Grateful Fred's Christmas Bash Featuring Merry Hell Acoustic and The Big I Am

12th March, 2014 By Peter Cowley on the FATEA website

Grateful Fred rounded off a memorable 2014 with a fabulous end of term Christmas Bash featuring the marvellous Merry Hell Acoustic, ably supported by local heroes The Big I Am.

This year has been a great year for Grateful Fred's at The Atkinson with a superb roster of artists, including The Toy Hearts, The Stray Birds, Hannah Aldridge, Rita Hosking, Thea Hopkins, Sheesham & Lotus & Son and Eric Taylor, amongst others.

The year has also been tinged with sadness, following the untimely passing of longtime Fredhead Glynne Callaghan who was remembered tonight when the Grateful Fred house band played "Bring Me Sunshine" in tribute to Glynne. Other highlights of their set were old favourite "He'll Have To Go" and Jimmy MacCarthy's "Ride On" which featured some scintillating electric guitar from Fretful Ged.

Next up were the unique The Big I Am [ Pete McPartland and Colin Heaney ]. When I say unique, I mean just that - what other band features cuatro and tenor ukulele? The combination of these two unusual instruments creates an amazing sound, a meeting of Peter Gabriel-era Genesis with West African griot music and a smattering of Ravi Shankar. As I said, unique. Their live shows are an absolute delight, as is their beautiful album "Gathering Skies", which, if you have not heard, you simply must.

After the intricate, filigree, string-driven music of The Big I Am came the altogether more raucous Merry Hell Acoustic. Don't be fooled by the "Acoustic" tag, this band rocks even without its full electric line-up.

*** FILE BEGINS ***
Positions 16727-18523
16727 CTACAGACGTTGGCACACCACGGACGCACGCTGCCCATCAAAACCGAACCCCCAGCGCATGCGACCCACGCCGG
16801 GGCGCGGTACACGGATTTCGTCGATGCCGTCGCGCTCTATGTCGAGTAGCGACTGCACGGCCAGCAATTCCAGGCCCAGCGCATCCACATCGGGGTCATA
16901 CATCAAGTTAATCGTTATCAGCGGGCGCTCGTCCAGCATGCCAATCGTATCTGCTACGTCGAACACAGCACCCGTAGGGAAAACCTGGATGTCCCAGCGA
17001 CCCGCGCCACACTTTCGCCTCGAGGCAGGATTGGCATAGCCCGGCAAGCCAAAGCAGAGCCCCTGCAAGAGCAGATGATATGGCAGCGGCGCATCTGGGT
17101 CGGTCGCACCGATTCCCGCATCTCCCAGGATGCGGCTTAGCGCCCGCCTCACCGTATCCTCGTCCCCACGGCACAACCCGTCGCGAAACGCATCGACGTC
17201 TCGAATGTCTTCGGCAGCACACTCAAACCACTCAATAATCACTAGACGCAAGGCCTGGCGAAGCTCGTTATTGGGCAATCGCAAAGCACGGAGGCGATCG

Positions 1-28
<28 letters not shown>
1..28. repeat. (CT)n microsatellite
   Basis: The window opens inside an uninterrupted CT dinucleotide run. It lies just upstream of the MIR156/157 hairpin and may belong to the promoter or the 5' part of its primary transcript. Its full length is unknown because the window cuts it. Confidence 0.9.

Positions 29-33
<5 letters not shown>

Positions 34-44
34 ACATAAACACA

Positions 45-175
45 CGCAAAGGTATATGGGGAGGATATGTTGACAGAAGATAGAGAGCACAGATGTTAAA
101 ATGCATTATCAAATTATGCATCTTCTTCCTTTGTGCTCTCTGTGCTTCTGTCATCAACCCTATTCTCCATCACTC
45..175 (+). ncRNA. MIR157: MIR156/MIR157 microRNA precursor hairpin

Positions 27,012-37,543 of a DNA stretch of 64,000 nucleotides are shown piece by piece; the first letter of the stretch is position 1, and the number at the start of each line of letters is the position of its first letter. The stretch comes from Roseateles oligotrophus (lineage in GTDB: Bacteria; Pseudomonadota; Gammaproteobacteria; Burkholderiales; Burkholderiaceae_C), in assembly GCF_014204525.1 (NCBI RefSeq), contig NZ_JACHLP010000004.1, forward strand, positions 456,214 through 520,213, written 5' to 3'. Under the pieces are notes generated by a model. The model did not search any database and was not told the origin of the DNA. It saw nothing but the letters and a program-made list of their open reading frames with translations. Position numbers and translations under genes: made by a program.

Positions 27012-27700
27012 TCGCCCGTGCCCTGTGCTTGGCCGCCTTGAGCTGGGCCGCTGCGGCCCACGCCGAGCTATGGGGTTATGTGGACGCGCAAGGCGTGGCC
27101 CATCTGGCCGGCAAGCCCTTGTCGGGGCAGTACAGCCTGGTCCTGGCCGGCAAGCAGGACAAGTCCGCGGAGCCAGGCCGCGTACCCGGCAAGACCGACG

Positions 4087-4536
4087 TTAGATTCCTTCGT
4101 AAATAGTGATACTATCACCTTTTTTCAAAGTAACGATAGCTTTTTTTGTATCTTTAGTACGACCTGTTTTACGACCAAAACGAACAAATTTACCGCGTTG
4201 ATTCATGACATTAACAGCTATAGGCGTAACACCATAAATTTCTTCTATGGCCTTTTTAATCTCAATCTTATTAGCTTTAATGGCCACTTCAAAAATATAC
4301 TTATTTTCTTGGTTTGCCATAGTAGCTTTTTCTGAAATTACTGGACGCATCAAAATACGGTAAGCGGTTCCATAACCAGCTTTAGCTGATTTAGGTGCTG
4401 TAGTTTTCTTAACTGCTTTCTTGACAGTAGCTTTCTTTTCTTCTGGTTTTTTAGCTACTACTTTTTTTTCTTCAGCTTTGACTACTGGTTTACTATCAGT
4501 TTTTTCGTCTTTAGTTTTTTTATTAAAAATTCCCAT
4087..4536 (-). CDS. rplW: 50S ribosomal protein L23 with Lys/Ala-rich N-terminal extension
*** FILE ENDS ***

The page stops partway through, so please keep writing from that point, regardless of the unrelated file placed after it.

Tonight we had the "Lite" version of MH, a mere six piece, featuring the four Kettles [from left to right John, Andrew, Virginia and Bob] plus excellent fiddle player Neil McCartney [ex- Big Geraniums] and electric bassist Nick Davies [formerly of Sound Marshals and Jesus In India].

Merry Hell delivered a blistering opening salvo of "Drunken Serenade" [good impression, Andrew] ; "Let's Not Have A Morning After [Until We've Had A Night Before]" and the bankers' favourite song "The Crooked Man". Lead vocalist Andrew Kettle was in fine form with his voice "like a strimmer in a bucket of gravel".

More Merry Hell classics followed with the likes of "Bury Me Naked", "Blink And You Miss It", "Loving The Skin You're In"and "Hope You Don't Mind".

Merry Hell have just released a new EP and from that we had the delightful "The Baker's Daughter" [she rises and rises] as well the marvellous title song "The Ghost In Our House".

The band has made a wonderfully atmospheric video for this song, which was shot and produced by fiddle player Neil McCartney [mainly in the Old Courthouse in Wigan, where John Kettle has his studio].

Whilst Merry Hell are famous for their anthemic folk-rock, they also have a gentler side, as witnessed by the romantic ballad "Rosanna's Song"[ a live version of which appears on the new EP] and Virginia's whimsical tale of "The Butcher And The Vegan" [a most unlikely affair].

Merry Hell's main set ended with Virginia's "One More Day", which contains the immortal line "I miss you like a World Cup penalty".

After rapturous applause, the band returned to play Pete Seeger's "Where Have All The Flowers Gone?". As you may be aware, this song was the subject of the recent Armistice Pals project which was the brainchild of Merry Hell's very own Damien Liptrot, together with Helen Meissner of Folkstock. The resulting EP was produced by John Kettle and features Merry Hell backing a host of stars from across the folk firmament. As an aside, I was honoured to be asked to join in one of the recording sessions at John's studio in Wigan [the Court of Sessions ?] as a member of the Pals Community Chorus. This chorus was re-enacted tonight as the audience joined in on an unaccompanied section of the song.

Merry Hell's second and final encore was a spirited rendition of "Let The Music Speak For Itself", featuring some fine fiddle from Neil McCartney.

Thus ended a splendid programme of events at Grateful Fred's in 2014. Roll on 2015.

Let the music speak for itself. Indeed.

Peter Cowley